Ron Ben-Yishai

Why is Nasrallah speaking in public?

Analysis: Hezbollah's secretary general has been speaking in public for two reasons: He owes many explanations to the Lebanese public and he fears Israel may carry out a preemptive strike against his military infrastructure

Hezbollah Secretary General Hassan Nasrallah has spoken in public frequently of late.



He has delivered a number of speeches and yesterday granted a live interview to the Lebanese TV station Al-Mayadeen. Our many years covering Nasrallah have taught us that he leaves his hiding place to speak for two reasons: He either feels that he owes an explanation to his supporters and the Lebanese people, or he has a fear and wants to dissuade his enemies from realizing that fear.


Currently, Nasrallah owes many explanations to the Lebanese people, especially concerning Hezbollah casualties in the Syrian Civil War, the Arab League's branding of Hezbollah as a terrorist group, and the suspension of Saudi Arabia's $4 billion of aid to Lebanon.


Nuclear reactor in Dimona (Photo: Getty Images) (Photo: Getty Image Bank)
Nuclear reactor in Dimona (Photo: Getty Images)

More than 1,300 Hezbollah casualties have angered not only Shi'ite families and Hezbollah supporters, but also the broader Lebanese public. Nasrallah has emphasized that he is the protector of Lebanon, but his critics blame him and his organization for bringing the Syrian Civil War into Lebanese territory.


Therefore, in his interview yesterday, Nasrallah stressed that his organization has the ability to launch precision-guided missiles at major targets in Israel. This threat against Israel defeated not only his critics in Lebanon, but also in the Sunni Arab world.


Yesterday he told his critics in the Arab world: I do not belong to a terror group that kills Arabs; I am leading the battle to protect Lebanon and fighting the Zionist entity. Nasrallah also tried to calm the Lebanese people. He said Israel will not wage a war, and told the Lebanese not to worry. He then added that in the Second Lebanon War, Israel entered the war because of an error that he made and assured that it will not repeated.


Hassan Nasrallah speaks with Al-Mayadeen (Photo: AFP/Al-Manar) (Photo: AFP)
Hassan Nasrallah speaks with Al-Mayadeen (Photo: AFP/Al-Manar)


Making a secret weapon a boomerang

Nasrallah's message to Israel was more complex. The Hezbollah leader consumes Israeli media compulsively and his speeches and interviews clearly demonstrate that he reads every word we publish. Sometimes he even expresses his own conclusions that are not included in the original text.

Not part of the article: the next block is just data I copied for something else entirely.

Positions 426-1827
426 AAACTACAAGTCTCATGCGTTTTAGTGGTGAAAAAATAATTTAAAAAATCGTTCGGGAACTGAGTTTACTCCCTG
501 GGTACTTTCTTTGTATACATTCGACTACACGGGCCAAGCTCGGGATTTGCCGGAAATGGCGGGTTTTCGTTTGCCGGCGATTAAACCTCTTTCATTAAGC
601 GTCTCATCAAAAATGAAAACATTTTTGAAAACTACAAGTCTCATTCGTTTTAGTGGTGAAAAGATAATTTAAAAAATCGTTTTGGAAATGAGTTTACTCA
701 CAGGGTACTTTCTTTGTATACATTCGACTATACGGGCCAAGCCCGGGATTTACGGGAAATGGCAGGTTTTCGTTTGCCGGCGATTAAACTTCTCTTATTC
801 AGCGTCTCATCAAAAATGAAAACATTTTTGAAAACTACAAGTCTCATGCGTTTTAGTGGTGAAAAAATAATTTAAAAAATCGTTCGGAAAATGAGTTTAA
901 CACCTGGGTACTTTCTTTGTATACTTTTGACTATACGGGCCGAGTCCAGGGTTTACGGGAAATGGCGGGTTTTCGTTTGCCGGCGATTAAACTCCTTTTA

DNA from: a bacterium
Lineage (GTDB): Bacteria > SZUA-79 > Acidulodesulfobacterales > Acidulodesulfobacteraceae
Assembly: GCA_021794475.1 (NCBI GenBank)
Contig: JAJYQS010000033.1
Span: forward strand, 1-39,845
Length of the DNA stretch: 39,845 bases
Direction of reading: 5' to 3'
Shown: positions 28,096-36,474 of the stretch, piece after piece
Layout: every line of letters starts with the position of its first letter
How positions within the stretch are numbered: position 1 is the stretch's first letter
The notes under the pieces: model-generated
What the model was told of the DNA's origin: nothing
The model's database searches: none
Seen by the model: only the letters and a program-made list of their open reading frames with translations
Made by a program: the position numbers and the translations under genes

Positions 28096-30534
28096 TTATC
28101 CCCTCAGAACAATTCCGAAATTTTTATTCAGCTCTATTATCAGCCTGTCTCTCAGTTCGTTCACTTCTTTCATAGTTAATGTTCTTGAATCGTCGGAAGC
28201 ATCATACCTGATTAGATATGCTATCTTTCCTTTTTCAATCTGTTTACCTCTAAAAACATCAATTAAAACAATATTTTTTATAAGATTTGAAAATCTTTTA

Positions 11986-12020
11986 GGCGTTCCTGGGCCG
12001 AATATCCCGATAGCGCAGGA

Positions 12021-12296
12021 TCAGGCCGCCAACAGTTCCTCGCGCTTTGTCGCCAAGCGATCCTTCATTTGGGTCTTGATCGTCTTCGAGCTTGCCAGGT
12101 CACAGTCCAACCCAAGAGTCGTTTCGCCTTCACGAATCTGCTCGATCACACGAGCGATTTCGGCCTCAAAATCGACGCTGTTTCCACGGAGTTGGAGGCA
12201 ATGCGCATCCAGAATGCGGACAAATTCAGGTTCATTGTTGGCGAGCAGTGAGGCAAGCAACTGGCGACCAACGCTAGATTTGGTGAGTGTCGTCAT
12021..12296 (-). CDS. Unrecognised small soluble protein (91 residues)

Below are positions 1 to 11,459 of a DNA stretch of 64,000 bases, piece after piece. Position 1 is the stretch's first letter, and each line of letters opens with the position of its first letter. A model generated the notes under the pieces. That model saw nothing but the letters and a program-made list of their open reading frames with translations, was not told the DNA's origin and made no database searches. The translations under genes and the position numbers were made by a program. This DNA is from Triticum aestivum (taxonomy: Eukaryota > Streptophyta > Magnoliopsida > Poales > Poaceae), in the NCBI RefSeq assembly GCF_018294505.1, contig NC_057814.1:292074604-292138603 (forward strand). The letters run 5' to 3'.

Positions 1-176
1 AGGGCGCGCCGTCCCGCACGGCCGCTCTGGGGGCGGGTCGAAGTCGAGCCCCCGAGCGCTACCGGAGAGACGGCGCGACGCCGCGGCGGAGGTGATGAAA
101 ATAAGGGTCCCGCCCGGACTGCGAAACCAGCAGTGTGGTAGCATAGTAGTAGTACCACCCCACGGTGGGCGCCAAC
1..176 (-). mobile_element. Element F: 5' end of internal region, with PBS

He decided to give yesterday's interview as a result of Israeli reports and security officials' statements about the need to deliver a preemptive strike on Lebanon before Hezbollah fires its more than 100,000 rocket and missile arsenal on us.


Nasrallah reads and sees the Israeli reports about the IDF building an obstacle on the Lebanese border. The IDF has said publicly that the obstacle is meant to make it more difficult for Hezbollah to send its special forces across the border into Israel in the next war.


Nasrallah sees the quick erection of the obstacle as reinforcing what he reads in the Israeli press. He fears that Israel will hit his military infrastructure in Lebanon and so has threatened to hit "nuclear and biological sites" in Israel. Basically, Nasrallah said yesterday: With my precision-guided missiles, I can turn your secret weapon into a boomerang that will hit you.


Even if you inflict a preemptive blow or destroy Lebanon and take it back 50 years, says Nasrallah, you cannot stop me from turning your strategic facilities into a double-edged sword that will be turned against you. Nasrallah is very concerned and he is trying to use the Israeli public to pressure the government not to embark on a preemptive war or inflict a disproportionate blow on Lebanon should there be a war. In short, Nasrallah is attempting to deter us and is eve saying so openly.


Another reason for the threatening speech is that Nasrallah was very encouraged by the ratings he got for his “ammonia speech” from a few weeks ago. It was Nasrallah who invented the term “cobwebs” to describe anxiety he observes among Israelis in the face of casualties and destruction in the civilian sector. Nasrallah has since seen that Israeli society is not exactly a cobweb, but he believes, apparently pretty correctly, that Israeli society is highly sensitive to casualties, and so continues to harp on this.


The alarmed reaction among the Israeli public and media towards his previous speech, in which he threatened to kill half a million Israelis by bombing the ammonium plant in Haifa Bay, made him think he was on to something. Yesterday he sought to repeat his success, but it looks like this time he was a bit disappointed.


A gimmick that is used too many times loses its effectiveness, although – one must admit – Nasrallah is an artist in the war of the mind, and he conducts it like a chess master playing several opponents simultaneously on separate boards. To his home audience, he makes excuses for the war in Lebanon and the condemnation by the Sunni Arab camp. To Israel, he sends messages whose purpose is to deter the IDF and scare us, the citizens, along the way. One day, the statements will likely be put to the test, and it’s possible that Nasrallah will no longer be present at the end of that day to give any speeches.


Nasrallah cannot follow through on a large portion of his threats. He has no capability to precisely target most Israeli strategic sites, and the sites he threatens are so fortified that even a direct hit would cause no damage. So the threat is mostly empty, but it must not be underestimated.  


פרסום ראשון: 03.22.16, 23:35
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